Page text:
As a culture, we put a lot of stock into the idea of self-denial and transformation in January. Whether it’s work mornings over the Christmas period spent feeling nauseous after one too many sherbets the evening before, or our diets reaching Peak Chocolate, there comes a moment when we think “blimey, this really must stop”. January is the societally mandated time to put an end to this overindulgence, where many of us try to pay our respects at the altar of Good Health through diets and fitness regimes.
This is something which undoubtedly has its issues. The “new year, new me” mentality contributes significantly to feelings of dissatisfaction in ourselves, and a cycle of punishing health kicks that neither last very long or do much good. However, in recent years, there is something encouraging to be found amongst all the shaming and misinformation associated with the New Year.
A New Way of Discussing Health
The internet has empowered people to talk about their relationship with health and self-image like never before. Every day bloggers and social media users can now discuss, from personal experience, the challenges and rewards of (at least attempting!) a healthier lifestyle, tracking their progress in real time while honestly discussing the challenges.
This new, subjective approach to health has radically changed the rhetoric around the subject, focusing on ideas around self-care, wellbeing and body positivity. We are hectored from birth on how we should look, what jeans we should fit into and how hard we should work, but for many of us this mold is simply too constricting to be conducive to personal happiness.
When it comes to feeling our best, there really is no one-size-fits-all approach (in fact, the only thing we would say is near-universal in its benefits is meditation) and appreciating our individuality is very important in achieving anything close to true health and happiness. Furthermore, it’s important to remember we are a whole person – not just a body that needs to be “perfected” – and that the mind and body are inextricably linked.
The Persistent Problem
Despite our progress, conversations about health can still be saturated with a tone of judgement, dissatisfaction and shame. Sometimes “health and fitness” has nothing to do with actual health, and everything to do with performative asceticism and becoming thin – something for which people are told they should sacrifice their peace of mind. There is no room for the differently-abled, varying body types or mental wellbeing in this prescriptive view of health.
Yet it’s become increasingly clear that a sense of self-confidence is much more conducive to long-term health than one of guilt and anxiety. Through the varied experiences of those trying to be healthy in both mind and body, we are slowly learning that health looks different for everyone.
This means that the old, negative approach is slowly being eclipsed by a much more positive one. People were given the idea that they had to put their life, and happiness, on hold until they achieved “health”, at which point they could begin living again. This often sabotaged their health goals, as putting this kind of pressure on yourself can lead to yo-yo dieting, bad habits and a terrible self-image.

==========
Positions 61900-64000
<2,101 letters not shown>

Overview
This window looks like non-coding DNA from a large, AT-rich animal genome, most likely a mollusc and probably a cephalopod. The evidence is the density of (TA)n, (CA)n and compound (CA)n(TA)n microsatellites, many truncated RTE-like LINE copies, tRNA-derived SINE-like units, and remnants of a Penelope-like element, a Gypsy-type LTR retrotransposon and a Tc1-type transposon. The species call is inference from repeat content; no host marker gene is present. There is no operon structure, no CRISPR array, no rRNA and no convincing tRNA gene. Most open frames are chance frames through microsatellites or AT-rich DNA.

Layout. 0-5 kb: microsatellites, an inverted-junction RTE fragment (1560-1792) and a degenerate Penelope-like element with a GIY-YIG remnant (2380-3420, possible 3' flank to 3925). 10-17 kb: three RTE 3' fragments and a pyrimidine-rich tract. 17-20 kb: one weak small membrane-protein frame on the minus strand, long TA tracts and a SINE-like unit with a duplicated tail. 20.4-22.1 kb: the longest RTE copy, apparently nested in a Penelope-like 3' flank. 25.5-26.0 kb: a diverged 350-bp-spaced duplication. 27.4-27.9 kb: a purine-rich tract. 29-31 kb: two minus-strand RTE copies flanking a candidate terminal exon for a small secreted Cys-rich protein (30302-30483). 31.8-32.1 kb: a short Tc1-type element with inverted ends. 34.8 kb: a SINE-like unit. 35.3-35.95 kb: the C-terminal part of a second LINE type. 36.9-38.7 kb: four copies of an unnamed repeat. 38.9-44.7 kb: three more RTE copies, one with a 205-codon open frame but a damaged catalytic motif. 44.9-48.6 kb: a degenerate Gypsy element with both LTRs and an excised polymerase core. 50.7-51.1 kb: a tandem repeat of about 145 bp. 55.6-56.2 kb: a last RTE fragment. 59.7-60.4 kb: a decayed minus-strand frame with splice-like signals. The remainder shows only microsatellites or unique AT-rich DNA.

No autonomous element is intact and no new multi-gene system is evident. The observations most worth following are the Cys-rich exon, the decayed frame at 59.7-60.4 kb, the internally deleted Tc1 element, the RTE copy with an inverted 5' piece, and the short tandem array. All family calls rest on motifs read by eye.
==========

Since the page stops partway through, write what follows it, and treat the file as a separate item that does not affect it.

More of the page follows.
Wellbeing should be about feeling good in yourself, rather than struggling under a sense of obligation. By putting happiness at the forefront of a healthy lifestyle, health and fitness follows more naturally, no longer feeling like a constant uphill battle that requires endless vigilance over your own behaviour. By following the sentiments below, you can make sure that happiness is a key part of your healthy living goals.
Just because you want to change doesn’t mean you shouldn’t be happy now.
Whether you want to cut down on sugar, start exercising more regularly or stop eating processed food, make sure you enjoy the process as well as the results. Feeling unhealthy may make you a bit discontented, which is a good motivator to change, but that shouldn’t stop you enjoying the here and now. Self-worth isn’t something that you need to earn, but something you should take for granted.
Remember to exercise your mind as well as your body.
Meditation is a great way to support yourself when you want to become healthier. Lots of bad habits are down to the stress we feel in our lives, and the coping mechanisms we develop to deal with it. When our stress response is activated regularly, by everyday pressures such as rushing to work, deadlines and family life, it can stop us thinking clearly and making the best decisions for ourselves.
Meditation makes us calmer, allowing us to break out of these negative thought patterns. It also negates harmful levels of stress hormones, as well as improving our focus and productivity. By helping us become more contented, focused and clear-headed, meditation can help us be happy as well as healthy.
Treating yourself is part of good self-care.
Forcing yourself into an entirely puritanical lifestyle rarely ends well, as you begin to feel resentful about the things you are missing out on. It can also be a form of self-punishment, a way of making your life difficult because you feel that you don’t deserve happiness as you are. Treating yourself occasionally is an important part of being healthy, and constant self-denial could well be counterproductive to your goals.
Ultimately, you can’t be truly healthy without also being happy. By prioritising your mental wellbeing along, you can make leading a healthy lifestyle something that comes easily to you.